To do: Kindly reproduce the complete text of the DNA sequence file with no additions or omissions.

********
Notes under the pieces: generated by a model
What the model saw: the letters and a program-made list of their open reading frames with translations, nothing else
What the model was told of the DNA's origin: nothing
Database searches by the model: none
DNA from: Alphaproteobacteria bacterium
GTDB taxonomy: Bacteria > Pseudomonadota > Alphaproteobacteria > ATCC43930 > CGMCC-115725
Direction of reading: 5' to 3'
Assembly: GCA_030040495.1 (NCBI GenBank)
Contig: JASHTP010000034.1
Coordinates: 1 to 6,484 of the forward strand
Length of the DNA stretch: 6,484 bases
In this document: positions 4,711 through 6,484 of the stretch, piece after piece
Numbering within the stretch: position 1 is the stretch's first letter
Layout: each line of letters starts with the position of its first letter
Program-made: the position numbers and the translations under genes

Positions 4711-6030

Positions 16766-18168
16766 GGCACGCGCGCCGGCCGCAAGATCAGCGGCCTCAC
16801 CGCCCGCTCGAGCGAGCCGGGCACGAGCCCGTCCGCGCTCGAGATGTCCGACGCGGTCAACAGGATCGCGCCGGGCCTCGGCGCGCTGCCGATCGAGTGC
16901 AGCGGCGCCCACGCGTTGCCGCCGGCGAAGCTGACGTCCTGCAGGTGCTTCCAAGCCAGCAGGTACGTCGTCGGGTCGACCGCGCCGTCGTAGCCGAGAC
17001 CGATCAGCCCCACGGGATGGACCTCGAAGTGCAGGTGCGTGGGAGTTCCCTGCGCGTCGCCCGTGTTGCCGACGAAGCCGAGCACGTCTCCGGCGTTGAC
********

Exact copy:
Notes under the pieces: generated by a model
What the model saw: the letters and a program-made list of their open reading frames with translations, nothing else
What the model was told of the DNA's origin: nothing
Database searches by the model: none
DNA from: Alphaproteobacteria bacterium
GTDB taxonomy: Bacteria > Pseudomonadota > Alphaproteobacteria > ATCC43930 > CGMCC-115725
Direction of reading: 5' to 3'
Assembly: GCA_030040495.1 (NCBI GenBank)
Contig: JASHTP010000034.1
Coordinates: 1 to 6,484 of the forward strand
Length of the DNA stretch: 6,484 bases
In this document: positions 4,711 through 6,484 of the stretch, piece after piece
Numbering within the stretch: position 1 is the stretch's first letter
Layout: each line of letters starts with the position of its first letter
Program-made: the position numbers and the translations under genes

Positions 4711-6030

Positions 16766-18168
16766 GGCACGCGCGCCGGCCGCAAGATCAGCGGCCTCAC
16801 CGCCCGCTCGAGCGAGCCGGGCACGAGCCCGTCCGCGCTCGAGATGTCCGACGCGGTCAACAGGATCGCGCCGGGCCTCGGCGCGCTGCCGATCGAGTGC
16901 AGCGGCGCCCACGCGTTGCCGCCGGCGAAGCTGACGTCCTGCAGGTGCTTCCAAGCCAGCAGGTACGTCGTCGGGTCGACCGCGCCGTCGTAGCCGAGAC
17001 CGATCAGCCCCACGGGATGGACCTCGAAGTGCAGGTGCGTGGGAGTTCCCTGCGCGTCGCCCGTGTTGCCGACGAAGCCGAGCACGTCTCCGGCGTTGAC